Governor Hochul has called for a full overhaul of the Office of Cannabis Management after an embarrassingly botched rollout. Her first step was ordering the Executive Director of the OCM to be removed and calling for the top leaders of the OCM to be shifted. This hasn’t come without issue, as many are now calling it a racial attack, as the Executive Director is a black man.

The leaders of the department have been treating the state licensing agency like a “mission-driven startup, rather than a government office.” Complaints range from constant shifts in licensing rules to poor transparency to applicants and licensees, all of which have stalled the legal market and allowed illegal stores to flourish. To speak of the lack of transparency, an investigation revealed that the agency “did not intend to review all retail license applications it received, while accepting all non-refundable application fees, and requiring many applicants to execute leases or purchase property” before licenses are granted. This is creating an unstable environment of distrust between applicants and the OCM.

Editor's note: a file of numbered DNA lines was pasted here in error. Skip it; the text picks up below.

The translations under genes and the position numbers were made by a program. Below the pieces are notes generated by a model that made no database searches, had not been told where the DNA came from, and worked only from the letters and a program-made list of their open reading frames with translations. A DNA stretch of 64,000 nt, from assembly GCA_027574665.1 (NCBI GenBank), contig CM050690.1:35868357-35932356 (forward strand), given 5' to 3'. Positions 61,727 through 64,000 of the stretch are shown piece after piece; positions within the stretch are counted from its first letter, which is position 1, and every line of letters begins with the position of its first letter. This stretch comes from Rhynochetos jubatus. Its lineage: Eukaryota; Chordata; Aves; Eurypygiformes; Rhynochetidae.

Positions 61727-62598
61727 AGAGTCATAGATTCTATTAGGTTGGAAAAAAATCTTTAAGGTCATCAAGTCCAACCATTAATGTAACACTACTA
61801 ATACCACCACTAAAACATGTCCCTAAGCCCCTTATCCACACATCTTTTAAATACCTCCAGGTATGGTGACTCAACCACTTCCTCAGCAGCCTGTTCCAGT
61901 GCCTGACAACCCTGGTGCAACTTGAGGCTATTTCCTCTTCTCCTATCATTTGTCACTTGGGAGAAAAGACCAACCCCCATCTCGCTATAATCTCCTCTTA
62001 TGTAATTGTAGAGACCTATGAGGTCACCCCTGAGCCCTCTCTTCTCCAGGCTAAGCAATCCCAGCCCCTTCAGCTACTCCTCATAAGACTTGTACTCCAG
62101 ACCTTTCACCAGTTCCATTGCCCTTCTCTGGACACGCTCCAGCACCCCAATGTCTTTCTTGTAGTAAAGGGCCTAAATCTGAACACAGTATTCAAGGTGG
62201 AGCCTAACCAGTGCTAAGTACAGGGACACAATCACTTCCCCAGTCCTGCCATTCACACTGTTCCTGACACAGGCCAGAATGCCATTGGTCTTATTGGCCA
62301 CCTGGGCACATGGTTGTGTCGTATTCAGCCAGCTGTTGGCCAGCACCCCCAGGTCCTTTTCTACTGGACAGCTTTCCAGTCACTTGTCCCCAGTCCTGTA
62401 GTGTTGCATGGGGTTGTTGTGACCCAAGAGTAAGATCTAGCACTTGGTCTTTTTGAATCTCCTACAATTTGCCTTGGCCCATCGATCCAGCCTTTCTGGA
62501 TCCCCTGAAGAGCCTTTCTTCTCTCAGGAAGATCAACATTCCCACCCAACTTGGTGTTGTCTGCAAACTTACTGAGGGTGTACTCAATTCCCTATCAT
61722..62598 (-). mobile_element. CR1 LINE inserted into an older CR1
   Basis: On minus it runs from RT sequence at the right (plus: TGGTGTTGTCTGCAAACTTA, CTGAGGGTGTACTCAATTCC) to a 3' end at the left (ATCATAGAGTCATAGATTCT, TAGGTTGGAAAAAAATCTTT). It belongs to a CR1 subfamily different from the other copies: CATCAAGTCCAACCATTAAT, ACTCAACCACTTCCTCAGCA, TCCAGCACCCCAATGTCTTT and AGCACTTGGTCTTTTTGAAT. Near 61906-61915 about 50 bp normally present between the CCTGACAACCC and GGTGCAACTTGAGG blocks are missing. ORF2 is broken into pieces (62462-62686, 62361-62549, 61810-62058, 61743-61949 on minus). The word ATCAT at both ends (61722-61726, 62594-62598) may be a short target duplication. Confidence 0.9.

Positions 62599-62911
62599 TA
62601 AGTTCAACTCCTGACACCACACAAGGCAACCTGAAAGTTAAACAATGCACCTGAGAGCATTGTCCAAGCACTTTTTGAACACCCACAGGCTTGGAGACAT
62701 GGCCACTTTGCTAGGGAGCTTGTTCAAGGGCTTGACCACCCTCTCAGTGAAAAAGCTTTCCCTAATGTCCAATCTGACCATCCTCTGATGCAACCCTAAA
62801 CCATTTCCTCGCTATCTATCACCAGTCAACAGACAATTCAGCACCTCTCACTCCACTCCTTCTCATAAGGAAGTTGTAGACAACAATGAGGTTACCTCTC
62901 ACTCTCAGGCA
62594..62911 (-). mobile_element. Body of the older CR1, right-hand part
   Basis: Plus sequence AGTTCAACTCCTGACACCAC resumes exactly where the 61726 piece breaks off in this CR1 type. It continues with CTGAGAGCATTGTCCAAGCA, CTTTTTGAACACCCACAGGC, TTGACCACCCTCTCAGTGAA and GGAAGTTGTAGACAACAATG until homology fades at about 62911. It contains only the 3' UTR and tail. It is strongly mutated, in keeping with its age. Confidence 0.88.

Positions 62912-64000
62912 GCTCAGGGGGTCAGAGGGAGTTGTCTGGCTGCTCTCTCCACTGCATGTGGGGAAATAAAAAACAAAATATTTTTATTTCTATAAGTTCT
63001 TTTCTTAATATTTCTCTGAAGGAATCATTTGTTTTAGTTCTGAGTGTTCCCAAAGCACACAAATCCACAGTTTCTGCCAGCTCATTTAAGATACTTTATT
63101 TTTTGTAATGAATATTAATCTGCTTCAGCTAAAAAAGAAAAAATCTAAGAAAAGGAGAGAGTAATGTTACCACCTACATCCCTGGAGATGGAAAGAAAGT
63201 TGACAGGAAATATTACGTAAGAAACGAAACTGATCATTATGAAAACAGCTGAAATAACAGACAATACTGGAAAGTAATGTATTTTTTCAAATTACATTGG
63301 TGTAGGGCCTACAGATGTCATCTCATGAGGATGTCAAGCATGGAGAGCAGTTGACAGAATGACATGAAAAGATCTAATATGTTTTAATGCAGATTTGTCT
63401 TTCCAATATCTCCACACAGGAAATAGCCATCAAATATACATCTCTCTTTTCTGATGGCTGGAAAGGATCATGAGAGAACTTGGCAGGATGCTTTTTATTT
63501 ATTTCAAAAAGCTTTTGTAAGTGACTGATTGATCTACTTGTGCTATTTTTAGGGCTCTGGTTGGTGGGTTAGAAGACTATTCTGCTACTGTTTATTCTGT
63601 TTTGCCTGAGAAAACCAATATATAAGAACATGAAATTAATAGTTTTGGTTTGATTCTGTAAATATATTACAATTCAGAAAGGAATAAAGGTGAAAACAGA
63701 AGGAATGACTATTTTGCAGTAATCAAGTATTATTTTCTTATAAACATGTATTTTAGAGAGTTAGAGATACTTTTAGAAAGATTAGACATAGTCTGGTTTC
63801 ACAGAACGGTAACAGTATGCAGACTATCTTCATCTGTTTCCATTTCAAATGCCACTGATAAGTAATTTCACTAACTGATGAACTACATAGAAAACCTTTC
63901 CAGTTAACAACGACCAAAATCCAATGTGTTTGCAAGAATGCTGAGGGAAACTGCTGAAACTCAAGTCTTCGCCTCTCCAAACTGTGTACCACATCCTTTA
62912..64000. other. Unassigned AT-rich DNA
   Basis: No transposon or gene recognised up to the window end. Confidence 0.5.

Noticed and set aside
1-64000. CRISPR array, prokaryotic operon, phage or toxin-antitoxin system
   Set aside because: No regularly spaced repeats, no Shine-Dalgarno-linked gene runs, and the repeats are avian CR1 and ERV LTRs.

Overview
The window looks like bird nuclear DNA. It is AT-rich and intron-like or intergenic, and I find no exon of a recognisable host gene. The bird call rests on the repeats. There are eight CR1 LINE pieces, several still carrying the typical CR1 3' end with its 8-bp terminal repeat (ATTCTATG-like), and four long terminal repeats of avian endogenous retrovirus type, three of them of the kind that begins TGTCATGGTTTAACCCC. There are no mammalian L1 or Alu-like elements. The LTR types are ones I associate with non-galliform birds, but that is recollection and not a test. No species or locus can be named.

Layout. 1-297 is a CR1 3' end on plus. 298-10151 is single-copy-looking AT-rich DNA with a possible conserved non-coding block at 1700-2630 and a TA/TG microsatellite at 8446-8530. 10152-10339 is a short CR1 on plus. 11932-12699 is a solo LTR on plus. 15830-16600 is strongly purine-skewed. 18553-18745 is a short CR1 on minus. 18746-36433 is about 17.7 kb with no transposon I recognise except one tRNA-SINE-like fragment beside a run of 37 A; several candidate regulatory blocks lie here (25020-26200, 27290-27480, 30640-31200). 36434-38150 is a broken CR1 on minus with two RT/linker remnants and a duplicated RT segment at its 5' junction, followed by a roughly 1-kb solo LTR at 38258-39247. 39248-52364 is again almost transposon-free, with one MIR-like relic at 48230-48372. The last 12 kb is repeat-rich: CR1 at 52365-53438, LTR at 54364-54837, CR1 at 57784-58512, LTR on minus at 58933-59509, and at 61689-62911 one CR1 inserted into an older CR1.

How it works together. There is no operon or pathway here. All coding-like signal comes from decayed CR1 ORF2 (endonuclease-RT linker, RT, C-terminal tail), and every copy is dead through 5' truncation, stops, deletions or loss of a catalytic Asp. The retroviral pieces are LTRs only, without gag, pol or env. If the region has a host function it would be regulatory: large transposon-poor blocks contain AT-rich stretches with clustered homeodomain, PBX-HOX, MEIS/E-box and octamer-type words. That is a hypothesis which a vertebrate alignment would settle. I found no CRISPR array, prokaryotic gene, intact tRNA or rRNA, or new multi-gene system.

To start, Hochul wants to fix the internal licensing process, clear up the backlog of applications they currently have with a plan to complete those and all new licenses within 90 days and establish an enforcement task to shutter illegal businesses. With only 122 legal shops in the state and thousands of illegal ones, they have their work cut out for them. Although our store numbers are low, it is important to note the state brought in $33.4 million in cannabis tax in 2023. That is just a small fraction of places like California, which brought in over $500 million in cannabis tax dollars.

Where it started